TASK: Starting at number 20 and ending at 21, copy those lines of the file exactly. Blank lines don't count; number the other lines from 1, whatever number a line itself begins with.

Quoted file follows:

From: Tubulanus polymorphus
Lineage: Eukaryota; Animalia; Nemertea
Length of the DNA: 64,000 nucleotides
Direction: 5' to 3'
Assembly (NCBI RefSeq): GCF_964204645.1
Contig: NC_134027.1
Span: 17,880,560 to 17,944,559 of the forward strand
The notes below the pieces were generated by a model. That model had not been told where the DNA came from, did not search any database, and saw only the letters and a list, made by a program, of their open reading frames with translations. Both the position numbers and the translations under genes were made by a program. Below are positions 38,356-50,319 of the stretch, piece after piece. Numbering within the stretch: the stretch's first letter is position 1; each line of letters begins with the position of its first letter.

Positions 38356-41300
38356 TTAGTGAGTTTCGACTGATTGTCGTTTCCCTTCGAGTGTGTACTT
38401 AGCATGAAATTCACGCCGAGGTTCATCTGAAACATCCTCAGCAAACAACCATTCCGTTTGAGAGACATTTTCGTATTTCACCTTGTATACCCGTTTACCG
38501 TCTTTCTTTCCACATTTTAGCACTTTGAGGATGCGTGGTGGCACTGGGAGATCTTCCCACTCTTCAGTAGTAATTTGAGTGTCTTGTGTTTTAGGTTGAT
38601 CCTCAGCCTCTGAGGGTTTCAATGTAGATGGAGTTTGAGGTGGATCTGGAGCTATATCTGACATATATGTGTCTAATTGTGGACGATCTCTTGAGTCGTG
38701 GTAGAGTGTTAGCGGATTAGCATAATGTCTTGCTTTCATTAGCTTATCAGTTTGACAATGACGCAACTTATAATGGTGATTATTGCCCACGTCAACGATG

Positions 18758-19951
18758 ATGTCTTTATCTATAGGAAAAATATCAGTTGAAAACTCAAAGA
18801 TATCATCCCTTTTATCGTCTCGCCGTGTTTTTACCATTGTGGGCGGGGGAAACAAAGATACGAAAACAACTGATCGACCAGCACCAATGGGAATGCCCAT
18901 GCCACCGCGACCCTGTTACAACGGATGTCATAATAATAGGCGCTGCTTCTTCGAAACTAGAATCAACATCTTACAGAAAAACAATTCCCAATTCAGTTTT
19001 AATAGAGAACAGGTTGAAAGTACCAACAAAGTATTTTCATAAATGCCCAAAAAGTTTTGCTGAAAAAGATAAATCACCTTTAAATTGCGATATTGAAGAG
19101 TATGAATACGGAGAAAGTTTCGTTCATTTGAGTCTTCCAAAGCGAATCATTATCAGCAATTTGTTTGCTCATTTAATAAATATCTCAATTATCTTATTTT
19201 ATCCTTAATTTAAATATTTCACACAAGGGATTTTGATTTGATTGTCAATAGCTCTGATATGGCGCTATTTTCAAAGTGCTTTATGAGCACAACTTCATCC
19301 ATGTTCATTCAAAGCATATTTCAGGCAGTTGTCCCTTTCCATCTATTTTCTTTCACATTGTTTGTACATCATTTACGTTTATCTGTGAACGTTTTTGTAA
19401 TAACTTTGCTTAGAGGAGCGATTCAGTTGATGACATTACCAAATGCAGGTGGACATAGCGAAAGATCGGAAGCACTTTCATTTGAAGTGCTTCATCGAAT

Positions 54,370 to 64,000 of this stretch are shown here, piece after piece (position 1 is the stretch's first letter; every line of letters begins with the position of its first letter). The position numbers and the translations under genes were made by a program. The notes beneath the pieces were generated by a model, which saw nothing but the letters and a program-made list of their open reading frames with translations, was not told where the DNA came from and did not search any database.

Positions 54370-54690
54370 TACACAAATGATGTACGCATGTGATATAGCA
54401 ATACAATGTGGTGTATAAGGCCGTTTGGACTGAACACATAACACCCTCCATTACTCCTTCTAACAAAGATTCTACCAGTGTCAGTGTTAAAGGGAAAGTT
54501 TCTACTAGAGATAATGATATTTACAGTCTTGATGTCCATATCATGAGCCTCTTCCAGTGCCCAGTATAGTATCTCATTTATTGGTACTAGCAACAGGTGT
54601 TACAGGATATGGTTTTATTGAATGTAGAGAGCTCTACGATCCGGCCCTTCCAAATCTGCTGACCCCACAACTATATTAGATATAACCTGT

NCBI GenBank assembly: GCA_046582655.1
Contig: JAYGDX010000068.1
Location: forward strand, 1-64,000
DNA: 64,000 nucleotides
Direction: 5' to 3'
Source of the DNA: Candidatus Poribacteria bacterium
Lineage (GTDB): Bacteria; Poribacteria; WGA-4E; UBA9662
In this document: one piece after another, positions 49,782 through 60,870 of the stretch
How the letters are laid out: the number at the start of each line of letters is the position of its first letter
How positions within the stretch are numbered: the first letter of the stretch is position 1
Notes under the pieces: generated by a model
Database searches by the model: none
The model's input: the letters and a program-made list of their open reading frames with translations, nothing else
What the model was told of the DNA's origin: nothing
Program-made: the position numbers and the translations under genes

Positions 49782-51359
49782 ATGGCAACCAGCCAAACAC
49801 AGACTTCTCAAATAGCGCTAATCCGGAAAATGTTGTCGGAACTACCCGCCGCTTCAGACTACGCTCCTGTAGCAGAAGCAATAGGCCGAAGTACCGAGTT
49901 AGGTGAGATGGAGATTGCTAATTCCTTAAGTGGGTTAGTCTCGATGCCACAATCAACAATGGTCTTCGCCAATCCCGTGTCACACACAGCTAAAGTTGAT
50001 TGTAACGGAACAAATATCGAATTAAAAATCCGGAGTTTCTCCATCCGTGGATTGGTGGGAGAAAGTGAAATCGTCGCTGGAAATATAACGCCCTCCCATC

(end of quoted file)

19101 TATGAATACGGAGAAAGTTTCGTTCATTTGAGTCTTCCAAAGCGAATCATTATCAGCAATTTGTTTGCTCATTTAATAAATATCTCAATTATCTTATTTT
19201 ATCCTTAATTTAAATATTTCACACAAGGGATTTTGATTTGATTGTCAATAGCTCTGATATGGCGCTATTTTCAAAGTGCTTTATGAGCACAACTTCATCC